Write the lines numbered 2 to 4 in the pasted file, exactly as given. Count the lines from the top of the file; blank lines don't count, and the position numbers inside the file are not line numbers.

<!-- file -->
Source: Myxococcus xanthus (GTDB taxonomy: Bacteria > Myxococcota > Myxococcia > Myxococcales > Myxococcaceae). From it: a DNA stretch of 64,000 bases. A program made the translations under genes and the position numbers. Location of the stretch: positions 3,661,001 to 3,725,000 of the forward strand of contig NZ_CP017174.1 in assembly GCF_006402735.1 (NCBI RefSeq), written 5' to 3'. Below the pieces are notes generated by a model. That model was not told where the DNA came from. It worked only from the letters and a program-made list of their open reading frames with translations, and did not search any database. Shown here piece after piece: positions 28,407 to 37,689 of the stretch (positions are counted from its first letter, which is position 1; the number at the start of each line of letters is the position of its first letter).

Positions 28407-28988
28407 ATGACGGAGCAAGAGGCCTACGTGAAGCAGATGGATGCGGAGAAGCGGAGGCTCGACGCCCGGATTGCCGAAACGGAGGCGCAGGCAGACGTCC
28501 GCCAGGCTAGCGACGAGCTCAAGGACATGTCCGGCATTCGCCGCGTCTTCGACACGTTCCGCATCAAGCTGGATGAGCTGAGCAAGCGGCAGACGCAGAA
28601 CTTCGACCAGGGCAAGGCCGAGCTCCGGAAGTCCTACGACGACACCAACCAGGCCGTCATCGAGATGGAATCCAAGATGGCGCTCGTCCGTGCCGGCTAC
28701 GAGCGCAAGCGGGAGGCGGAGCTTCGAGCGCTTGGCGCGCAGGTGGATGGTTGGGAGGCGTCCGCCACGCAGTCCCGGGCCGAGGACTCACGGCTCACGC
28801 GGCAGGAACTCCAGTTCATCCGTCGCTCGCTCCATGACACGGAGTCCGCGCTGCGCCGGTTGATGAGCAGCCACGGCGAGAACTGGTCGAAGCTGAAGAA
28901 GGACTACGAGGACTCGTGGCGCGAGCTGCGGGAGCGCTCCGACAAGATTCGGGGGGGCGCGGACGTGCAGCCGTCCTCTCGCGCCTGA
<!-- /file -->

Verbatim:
Positions 28407-28988
28407 ATGACGGAGCAAGAGGCCTACGTGAAGCAGATGGATGCGGAGAAGCGGAGGCTCGACGCCCGGATTGCCGAAACGGAGGCGCAGGCAGACGTCC
28501 GCCAGGCTAGCGACGAGCTCAAGGACATGTCCGGCATTCGCCGCGTCTTCGACACGTTCCGCATCAAGCTGGATGAGCTGAGCAAGCGGCAGACGCAGAA